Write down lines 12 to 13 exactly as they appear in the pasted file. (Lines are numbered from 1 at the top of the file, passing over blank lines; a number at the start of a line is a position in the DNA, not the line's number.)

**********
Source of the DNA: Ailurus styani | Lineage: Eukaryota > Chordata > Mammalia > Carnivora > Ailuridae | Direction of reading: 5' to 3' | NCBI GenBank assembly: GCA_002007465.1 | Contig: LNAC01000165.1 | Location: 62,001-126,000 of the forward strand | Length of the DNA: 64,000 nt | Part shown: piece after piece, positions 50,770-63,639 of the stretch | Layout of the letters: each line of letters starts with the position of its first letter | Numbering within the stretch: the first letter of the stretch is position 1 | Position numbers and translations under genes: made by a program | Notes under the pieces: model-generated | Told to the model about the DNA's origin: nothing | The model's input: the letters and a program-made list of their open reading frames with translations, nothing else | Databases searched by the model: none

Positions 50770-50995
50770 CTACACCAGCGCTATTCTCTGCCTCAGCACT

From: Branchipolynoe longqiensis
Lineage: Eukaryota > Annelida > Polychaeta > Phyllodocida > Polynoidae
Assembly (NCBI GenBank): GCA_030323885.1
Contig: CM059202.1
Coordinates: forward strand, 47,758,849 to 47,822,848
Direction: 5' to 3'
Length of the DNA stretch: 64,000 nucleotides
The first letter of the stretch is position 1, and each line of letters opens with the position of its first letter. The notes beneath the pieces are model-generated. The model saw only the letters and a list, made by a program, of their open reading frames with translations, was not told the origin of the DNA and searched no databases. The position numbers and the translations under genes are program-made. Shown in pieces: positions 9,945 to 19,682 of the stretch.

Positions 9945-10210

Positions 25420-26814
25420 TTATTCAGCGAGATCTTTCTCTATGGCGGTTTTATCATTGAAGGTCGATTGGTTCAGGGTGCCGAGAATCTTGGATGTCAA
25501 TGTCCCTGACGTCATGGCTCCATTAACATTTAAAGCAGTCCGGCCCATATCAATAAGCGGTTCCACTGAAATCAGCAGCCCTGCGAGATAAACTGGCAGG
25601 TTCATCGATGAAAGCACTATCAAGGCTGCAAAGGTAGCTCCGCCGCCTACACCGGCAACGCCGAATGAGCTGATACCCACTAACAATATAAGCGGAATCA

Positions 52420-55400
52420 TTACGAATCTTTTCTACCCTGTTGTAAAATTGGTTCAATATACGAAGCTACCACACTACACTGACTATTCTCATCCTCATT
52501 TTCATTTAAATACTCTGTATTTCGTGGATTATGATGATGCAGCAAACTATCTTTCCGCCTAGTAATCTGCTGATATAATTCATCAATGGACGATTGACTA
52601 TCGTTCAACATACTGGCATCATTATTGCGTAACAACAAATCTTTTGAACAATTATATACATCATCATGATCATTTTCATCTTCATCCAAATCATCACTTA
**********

Positions 9945-10210

Positions 25420-26814